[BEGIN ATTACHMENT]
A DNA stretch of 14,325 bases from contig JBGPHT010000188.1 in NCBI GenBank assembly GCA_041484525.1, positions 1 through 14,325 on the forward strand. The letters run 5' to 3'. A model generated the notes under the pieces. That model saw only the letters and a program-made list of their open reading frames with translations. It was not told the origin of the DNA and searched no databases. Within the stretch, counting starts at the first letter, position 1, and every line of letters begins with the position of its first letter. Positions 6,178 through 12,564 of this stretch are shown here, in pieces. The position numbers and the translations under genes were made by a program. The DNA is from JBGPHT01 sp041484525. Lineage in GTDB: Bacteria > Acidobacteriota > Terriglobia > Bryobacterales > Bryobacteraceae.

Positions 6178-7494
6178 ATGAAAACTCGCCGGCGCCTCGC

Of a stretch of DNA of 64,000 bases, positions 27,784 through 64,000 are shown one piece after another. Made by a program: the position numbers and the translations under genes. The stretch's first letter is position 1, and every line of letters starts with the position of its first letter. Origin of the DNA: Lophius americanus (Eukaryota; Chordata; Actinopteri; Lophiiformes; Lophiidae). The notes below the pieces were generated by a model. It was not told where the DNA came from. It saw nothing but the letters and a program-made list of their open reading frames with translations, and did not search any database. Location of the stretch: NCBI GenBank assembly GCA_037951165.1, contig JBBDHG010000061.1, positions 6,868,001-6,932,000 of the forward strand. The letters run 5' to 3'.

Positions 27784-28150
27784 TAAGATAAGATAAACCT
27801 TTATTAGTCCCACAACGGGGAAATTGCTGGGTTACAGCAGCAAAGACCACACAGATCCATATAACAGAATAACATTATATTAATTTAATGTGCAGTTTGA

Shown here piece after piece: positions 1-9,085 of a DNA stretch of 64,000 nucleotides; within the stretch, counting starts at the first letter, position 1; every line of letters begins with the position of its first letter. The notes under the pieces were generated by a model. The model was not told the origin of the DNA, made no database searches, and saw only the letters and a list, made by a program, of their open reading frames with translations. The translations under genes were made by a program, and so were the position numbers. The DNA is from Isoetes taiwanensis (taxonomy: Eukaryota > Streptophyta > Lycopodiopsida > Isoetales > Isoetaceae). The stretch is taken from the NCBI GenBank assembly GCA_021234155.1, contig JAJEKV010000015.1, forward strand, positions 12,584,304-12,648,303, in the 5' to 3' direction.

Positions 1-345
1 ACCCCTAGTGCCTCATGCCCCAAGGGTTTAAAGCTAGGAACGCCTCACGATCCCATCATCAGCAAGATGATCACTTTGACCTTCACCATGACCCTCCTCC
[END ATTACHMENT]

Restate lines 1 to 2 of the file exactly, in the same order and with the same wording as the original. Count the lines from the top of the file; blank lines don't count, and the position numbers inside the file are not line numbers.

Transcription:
A DNA stretch of 14,325 bases from contig JBGPHT010000188.1 in NCBI GenBank assembly GCA_041484525.1, positions 1 through 14,325 on the forward strand. The letters run 5' to 3'. A model generated the notes under the pieces. That model saw only the letters and a program-made list of their open reading frames with translations. It was not told the origin of the DNA and searched no databases. Within the stretch, counting starts at the first letter, position 1, and every line of letters begins with the position of its first letter. Positions 6,178 through 12,564 of this stretch are shown here, in pieces. The position numbers and the translations under genes were made by a program. The DNA is from JBGPHT01 sp041484525. Lineage in GTDB: Bacteria > Acidobacteriota > Terriglobia > Bryobacterales > Bryobacteraceae.

Positions 6178-7494